- Site: On sites with lots of traffic, advertising can be a big win generating huge revenue, but it’s becoming less and less likely. Only very large sites are able to generate significant revenue.
Advertising is a Win-Lose
- User: Users who read customer reviews are better informed about the decision they’re going to make than those who don’t. This is a definite improvement in the user experience. I’ve seen several user testing sessions where a user will actually go to Amazon and read reviews before buying something on the site they’re currently on (some would have bought it at Amazon if they could have). Users love them.
- Site: Reviews are a win for the site because they lead to increased revenue. Confident users (those who have read both pros and cons within the reviews) buy more stuff. However, reviews can work against a site if they are about the site itself or are overly negative. For most sites with a decent amount of content, however, there are good and bad things to talk about, not just bad things. Also, because reviews give insight into the user experience, consideration of negative reviews can actually lead to improvements over time.
Customer reviews are a Win-Win
These three features are common on the Web: I’m sure that most people are familiar with them. Many design groups have probably considered them for implementation at some point. Some may have even implemented them. Even though I think that only 1 out of 3 of these features is a win-win, I should add that my answers to the questions may not hold for every design project. I based my answers on the types of projects that I work on.
Also, when thinking about these questions think about the unfamiliar. The other day I had an unfamiliar experience that was slightly different than the three features I mentioned above as well as different than most features designers might consider when faced with improving a web site.
An Unfamiliar Feature
I configured a new Mac Mini on the apple.com web site. I’ve been interested in the Mini since it debuted because it is exactly what I need: a headless Mac (no screen) that I could use as a modest web server. To configure the product, I went through some options and put the Mini in my shopping cart. I wasn’t planning on buying just then, but I wanted to see what the total cost was so I could plan it into my budget.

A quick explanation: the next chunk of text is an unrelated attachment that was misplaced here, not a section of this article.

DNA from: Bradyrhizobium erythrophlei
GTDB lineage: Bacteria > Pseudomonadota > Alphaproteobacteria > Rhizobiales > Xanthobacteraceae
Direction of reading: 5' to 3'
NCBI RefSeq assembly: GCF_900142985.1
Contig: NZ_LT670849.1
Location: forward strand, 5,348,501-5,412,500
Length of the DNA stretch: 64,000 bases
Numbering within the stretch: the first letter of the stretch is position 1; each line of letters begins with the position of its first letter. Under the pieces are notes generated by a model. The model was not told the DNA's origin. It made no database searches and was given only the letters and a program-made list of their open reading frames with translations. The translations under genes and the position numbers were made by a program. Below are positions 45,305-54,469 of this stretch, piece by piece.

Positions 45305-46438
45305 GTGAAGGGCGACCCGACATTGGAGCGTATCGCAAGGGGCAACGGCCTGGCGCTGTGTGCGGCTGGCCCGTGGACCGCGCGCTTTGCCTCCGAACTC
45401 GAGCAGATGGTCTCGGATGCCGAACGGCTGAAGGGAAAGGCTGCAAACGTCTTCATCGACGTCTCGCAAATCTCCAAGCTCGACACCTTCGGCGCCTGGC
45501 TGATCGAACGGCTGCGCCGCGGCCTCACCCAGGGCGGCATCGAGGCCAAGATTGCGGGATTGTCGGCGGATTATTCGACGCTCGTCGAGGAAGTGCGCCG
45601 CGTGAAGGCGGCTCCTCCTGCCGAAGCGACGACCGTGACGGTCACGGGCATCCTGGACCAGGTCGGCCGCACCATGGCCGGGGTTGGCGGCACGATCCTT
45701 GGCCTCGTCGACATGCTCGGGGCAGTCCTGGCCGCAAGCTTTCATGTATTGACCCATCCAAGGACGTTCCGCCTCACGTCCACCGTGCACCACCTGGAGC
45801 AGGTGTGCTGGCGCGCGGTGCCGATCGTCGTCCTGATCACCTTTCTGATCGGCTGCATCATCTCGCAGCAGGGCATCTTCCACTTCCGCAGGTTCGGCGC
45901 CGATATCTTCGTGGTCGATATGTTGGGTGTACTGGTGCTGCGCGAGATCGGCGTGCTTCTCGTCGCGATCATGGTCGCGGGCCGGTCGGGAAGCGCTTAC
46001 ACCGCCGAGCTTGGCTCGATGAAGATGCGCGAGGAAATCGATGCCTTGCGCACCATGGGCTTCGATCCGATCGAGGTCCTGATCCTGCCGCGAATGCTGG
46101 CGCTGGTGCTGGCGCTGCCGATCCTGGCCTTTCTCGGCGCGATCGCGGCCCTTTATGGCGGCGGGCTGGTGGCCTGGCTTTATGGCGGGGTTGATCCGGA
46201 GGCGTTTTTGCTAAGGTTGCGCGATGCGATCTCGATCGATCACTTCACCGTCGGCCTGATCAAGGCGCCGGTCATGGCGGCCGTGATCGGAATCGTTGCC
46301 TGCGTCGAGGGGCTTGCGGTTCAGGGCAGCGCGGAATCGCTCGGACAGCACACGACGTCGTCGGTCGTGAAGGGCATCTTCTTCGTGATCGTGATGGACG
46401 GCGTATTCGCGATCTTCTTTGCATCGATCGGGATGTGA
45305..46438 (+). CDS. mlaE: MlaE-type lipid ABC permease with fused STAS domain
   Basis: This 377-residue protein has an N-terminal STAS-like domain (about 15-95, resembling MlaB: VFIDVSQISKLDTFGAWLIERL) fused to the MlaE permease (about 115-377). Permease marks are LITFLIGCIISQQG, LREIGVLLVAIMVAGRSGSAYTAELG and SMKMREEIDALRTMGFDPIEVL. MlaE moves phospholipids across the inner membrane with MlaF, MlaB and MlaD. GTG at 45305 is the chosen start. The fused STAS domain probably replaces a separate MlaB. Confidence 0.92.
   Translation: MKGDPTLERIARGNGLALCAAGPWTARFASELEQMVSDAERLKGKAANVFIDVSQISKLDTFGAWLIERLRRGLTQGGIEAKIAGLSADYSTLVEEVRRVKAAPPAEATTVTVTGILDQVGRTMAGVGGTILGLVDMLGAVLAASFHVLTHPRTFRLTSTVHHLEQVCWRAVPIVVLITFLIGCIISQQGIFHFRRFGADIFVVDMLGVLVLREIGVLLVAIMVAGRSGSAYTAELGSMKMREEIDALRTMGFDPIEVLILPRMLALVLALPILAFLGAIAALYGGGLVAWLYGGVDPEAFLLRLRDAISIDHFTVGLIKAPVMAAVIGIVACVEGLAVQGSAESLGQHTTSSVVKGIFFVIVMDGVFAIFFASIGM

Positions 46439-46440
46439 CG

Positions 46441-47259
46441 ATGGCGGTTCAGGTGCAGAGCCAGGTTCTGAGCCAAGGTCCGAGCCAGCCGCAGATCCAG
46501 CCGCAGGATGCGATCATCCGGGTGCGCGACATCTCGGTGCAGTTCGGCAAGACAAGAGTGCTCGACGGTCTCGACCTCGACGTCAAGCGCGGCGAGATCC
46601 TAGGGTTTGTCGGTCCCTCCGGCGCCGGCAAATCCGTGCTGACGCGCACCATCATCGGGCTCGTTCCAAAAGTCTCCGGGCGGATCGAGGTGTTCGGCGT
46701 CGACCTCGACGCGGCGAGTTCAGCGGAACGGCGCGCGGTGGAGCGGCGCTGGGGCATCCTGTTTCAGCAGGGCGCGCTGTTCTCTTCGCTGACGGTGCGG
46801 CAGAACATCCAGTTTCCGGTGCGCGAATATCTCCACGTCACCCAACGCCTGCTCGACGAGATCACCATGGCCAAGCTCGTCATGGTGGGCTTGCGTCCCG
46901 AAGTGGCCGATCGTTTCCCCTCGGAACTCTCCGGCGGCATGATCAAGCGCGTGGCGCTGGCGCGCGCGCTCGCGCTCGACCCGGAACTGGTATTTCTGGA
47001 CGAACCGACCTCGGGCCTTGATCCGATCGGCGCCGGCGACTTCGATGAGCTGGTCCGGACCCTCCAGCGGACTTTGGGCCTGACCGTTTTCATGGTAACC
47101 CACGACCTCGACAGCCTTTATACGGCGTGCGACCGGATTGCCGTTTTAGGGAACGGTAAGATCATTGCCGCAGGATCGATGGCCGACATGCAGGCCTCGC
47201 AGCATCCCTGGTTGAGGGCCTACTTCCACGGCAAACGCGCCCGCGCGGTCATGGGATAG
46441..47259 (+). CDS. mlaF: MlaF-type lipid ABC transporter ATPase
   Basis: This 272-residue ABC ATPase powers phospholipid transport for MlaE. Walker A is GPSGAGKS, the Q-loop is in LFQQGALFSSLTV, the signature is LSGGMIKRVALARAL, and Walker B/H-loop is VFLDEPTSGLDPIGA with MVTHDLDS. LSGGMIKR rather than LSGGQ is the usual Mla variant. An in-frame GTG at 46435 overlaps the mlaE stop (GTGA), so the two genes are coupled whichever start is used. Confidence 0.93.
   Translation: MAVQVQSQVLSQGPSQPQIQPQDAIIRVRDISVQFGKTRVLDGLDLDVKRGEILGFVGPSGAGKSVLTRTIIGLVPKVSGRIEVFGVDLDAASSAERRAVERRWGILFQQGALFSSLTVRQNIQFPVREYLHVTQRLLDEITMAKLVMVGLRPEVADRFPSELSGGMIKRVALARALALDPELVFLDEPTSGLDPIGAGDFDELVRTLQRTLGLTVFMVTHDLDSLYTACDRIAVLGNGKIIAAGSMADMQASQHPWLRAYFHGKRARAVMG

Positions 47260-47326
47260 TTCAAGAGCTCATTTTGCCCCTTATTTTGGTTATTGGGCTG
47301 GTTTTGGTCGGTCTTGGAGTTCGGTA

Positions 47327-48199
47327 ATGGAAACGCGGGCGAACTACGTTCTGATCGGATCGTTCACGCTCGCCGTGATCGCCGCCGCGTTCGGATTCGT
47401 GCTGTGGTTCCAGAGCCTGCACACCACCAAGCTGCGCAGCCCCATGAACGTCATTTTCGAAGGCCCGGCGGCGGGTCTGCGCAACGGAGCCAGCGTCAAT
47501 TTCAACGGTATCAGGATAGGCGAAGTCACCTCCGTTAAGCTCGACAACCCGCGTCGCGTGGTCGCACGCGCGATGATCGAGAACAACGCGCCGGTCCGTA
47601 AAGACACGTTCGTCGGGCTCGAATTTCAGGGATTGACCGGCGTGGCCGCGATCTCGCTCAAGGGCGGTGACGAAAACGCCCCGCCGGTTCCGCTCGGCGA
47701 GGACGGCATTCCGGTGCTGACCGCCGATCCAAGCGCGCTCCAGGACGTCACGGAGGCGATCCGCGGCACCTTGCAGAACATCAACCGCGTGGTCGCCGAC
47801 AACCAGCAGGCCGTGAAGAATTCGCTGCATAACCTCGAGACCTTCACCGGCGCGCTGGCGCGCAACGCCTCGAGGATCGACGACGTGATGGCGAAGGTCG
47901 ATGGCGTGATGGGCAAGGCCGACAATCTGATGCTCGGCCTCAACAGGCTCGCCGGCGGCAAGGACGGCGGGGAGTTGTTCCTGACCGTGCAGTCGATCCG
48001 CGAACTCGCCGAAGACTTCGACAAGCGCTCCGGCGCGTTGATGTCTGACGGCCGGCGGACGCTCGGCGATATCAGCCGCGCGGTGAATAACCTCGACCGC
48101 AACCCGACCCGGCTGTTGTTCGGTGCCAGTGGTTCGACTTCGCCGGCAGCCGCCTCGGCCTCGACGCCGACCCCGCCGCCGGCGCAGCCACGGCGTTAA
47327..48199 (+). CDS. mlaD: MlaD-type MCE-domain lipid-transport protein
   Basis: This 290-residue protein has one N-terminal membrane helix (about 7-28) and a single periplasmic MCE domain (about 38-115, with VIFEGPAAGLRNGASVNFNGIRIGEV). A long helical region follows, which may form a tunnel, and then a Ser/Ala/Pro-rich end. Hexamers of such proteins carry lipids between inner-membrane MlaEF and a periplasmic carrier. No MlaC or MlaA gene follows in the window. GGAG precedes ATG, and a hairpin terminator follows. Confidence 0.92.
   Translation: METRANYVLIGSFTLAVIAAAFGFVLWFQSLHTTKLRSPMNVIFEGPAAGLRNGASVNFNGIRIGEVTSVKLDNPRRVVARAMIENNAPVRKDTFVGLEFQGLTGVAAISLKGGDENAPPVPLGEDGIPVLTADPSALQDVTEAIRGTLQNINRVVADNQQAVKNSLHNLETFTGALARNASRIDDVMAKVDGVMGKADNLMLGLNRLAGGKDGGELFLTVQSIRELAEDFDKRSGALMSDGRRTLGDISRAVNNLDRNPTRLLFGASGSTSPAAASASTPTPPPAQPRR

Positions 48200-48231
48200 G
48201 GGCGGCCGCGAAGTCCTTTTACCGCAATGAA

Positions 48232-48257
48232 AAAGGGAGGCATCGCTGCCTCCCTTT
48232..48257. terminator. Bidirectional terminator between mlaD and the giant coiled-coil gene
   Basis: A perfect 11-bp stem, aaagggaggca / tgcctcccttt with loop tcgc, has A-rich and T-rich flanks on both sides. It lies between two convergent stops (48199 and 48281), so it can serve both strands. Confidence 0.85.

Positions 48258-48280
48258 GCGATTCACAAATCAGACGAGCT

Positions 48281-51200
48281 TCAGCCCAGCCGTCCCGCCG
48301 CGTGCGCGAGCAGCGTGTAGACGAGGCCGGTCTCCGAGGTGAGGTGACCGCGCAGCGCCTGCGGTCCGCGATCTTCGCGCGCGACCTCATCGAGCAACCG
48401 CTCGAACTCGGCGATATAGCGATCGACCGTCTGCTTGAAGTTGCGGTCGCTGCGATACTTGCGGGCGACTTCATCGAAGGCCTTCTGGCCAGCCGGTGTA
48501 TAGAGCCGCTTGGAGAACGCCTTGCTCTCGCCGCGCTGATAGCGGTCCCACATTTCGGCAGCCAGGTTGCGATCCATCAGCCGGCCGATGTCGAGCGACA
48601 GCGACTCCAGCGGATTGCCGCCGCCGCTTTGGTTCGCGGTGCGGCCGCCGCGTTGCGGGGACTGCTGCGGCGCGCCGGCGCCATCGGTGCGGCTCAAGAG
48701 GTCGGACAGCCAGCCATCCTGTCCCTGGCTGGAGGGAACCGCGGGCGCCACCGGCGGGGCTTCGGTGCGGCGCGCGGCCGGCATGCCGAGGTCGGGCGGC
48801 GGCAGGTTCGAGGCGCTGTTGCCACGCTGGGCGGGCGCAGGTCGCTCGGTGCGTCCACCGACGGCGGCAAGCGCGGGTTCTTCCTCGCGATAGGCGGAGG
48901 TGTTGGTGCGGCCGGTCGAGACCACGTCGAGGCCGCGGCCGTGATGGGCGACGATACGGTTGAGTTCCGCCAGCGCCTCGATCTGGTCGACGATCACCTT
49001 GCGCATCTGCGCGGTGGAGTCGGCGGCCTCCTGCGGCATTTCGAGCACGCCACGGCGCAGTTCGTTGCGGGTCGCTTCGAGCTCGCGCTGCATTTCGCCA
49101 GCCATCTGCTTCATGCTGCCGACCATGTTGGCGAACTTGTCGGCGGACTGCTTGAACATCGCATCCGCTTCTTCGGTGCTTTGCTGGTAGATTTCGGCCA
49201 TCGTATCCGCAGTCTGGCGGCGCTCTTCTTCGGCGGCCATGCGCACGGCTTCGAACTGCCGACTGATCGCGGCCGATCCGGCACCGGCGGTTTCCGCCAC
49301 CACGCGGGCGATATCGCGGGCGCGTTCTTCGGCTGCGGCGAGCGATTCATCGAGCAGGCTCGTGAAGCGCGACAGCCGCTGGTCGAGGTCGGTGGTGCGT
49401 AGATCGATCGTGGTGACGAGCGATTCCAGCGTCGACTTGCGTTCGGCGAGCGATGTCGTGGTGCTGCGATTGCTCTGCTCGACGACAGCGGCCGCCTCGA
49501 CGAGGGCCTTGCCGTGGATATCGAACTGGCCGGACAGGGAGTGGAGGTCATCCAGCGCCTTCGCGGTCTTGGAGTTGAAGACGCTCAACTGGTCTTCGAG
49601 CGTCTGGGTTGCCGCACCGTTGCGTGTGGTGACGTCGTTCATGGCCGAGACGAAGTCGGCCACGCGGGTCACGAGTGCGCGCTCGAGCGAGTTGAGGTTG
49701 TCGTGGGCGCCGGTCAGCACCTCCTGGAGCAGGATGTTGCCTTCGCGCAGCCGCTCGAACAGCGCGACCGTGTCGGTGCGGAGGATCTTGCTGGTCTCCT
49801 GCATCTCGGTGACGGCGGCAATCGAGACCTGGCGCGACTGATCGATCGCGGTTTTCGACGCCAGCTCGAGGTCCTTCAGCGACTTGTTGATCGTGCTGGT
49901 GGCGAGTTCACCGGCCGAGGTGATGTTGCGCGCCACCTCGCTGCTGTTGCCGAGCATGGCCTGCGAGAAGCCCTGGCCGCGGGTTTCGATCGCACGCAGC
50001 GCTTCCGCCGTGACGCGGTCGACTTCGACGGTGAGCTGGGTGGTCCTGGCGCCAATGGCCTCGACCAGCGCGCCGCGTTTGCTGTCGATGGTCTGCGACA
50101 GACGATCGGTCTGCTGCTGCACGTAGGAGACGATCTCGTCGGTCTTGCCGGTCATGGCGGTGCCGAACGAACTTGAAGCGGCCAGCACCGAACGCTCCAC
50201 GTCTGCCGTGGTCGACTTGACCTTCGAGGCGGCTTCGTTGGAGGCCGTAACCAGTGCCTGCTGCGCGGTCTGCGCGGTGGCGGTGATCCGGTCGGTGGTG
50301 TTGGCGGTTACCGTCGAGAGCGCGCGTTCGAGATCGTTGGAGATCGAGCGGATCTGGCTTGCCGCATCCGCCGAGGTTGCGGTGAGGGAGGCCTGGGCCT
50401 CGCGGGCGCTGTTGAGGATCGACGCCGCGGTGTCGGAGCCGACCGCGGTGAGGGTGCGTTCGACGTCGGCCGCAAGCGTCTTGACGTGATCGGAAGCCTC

The next day Apple called me. The woman who I was talking to said, “I noticed that you’re interested in a Mac Mini”. I said, “Am I?”, at the same moment I figured out how she knew. She said, “Well I knew because you have one in your Apple.com shopping cart”. I said, “Yes, I am interested in the Mac Mini”. At that point she offered me a deal, a small discount off the Mini configured as it was in my shopping cart.
After I got off the phone, I realized that this is a definite win-win situation for Apple and me. They recognized that I was interested in a product, and they called me to talk about it. I was surprised, because Apple rarely offers deals of any kind on their merchandise. I was happy about that.
I didn’t buy the Mini that day, however. I’m still saving up for it. But I do have the contact information of the woman who called me, and she assured me that the deal will still be intact when I do decide to purchase. So now it’s not a question of whether I will purchase, but when. I win by getting a deal on a machine that I was seriously considering anyway. Apple gets a win by making me happier than I would have been, as well as providing personal, helpful service at the time of the call. They also all but guaranteed the sale.
What makes this situation different is that it happened offline. The “feature” in this case has two parts. One is the ability to track users who place items in their shopping cart without making a purchase. The other is to then follow up with those users in the form of a friendly phone call.
Consider All Options
As designers, we often focus very hard on what we can do for the web site within our own skillset. When asked what features we suggest, we often suggest and implement those that we have implemented in the past. However, our skillset might only be part of the equation, as in this example. (I’m assuming that nobody wants to build a shopping cart and then call the folks who abandon them).
So, consider all your options for features, even those that don’t fit our usual conceptions of one. If you can demonstrate that it’s a win for the user and a win for the site, it might just be worthy of implementation.